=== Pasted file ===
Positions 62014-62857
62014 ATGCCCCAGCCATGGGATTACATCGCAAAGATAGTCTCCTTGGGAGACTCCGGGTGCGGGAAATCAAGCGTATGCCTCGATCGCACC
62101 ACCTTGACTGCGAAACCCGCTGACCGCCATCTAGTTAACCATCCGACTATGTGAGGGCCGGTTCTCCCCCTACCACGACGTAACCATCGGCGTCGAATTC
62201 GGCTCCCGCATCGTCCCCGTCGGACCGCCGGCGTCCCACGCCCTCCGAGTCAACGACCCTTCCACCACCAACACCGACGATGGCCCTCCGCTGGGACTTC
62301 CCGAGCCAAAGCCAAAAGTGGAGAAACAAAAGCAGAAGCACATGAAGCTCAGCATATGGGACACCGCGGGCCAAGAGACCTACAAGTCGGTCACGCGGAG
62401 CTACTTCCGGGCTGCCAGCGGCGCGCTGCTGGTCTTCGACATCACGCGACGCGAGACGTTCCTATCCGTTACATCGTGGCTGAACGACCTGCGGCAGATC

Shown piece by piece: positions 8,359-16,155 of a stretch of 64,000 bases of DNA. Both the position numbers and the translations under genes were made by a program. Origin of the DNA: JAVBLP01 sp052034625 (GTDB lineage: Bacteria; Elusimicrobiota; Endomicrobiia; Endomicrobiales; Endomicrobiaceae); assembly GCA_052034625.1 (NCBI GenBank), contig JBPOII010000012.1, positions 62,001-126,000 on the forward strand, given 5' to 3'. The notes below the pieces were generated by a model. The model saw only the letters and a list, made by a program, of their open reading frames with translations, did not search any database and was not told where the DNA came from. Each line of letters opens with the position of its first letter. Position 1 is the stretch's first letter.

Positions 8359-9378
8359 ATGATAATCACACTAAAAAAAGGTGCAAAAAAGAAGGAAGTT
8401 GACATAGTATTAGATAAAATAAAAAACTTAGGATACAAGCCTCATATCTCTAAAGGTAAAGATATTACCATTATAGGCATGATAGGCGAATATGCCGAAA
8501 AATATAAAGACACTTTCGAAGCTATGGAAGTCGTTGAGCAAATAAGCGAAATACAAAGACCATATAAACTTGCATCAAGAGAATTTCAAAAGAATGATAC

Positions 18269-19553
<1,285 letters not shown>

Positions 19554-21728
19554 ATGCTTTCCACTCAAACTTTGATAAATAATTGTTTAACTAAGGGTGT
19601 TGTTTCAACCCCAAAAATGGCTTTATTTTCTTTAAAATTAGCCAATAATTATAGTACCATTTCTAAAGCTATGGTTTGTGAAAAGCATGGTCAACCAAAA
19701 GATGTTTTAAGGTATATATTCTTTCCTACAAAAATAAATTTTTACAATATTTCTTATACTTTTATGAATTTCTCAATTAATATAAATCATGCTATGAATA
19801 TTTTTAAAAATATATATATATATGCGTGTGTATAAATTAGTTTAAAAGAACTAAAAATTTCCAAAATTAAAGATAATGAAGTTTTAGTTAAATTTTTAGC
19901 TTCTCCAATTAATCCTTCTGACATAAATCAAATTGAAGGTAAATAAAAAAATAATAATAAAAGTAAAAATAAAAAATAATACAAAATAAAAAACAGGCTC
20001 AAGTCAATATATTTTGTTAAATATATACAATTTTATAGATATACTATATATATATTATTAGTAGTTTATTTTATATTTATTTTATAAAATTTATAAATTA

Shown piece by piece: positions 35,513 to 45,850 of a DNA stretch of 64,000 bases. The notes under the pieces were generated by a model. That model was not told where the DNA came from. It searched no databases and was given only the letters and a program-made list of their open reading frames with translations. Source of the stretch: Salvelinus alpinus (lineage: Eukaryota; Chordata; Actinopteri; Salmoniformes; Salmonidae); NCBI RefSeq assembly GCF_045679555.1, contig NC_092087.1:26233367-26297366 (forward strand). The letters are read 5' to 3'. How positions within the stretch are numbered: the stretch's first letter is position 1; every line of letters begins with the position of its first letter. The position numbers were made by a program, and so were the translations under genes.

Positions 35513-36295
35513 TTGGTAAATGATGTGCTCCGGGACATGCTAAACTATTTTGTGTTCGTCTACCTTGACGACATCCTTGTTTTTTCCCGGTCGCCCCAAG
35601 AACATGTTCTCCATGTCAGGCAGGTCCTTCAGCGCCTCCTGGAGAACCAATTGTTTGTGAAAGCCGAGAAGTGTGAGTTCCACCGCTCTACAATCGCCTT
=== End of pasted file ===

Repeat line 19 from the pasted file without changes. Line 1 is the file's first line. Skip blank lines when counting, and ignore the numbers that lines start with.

19901 TTCTCCAATTAATCCTTCTGACATAAATCAAATTGAAGGTAAATAAAAAAATAATAATAAAAGTAAAAATAAAAAATAATACAAAATAAAAAACAGGCTC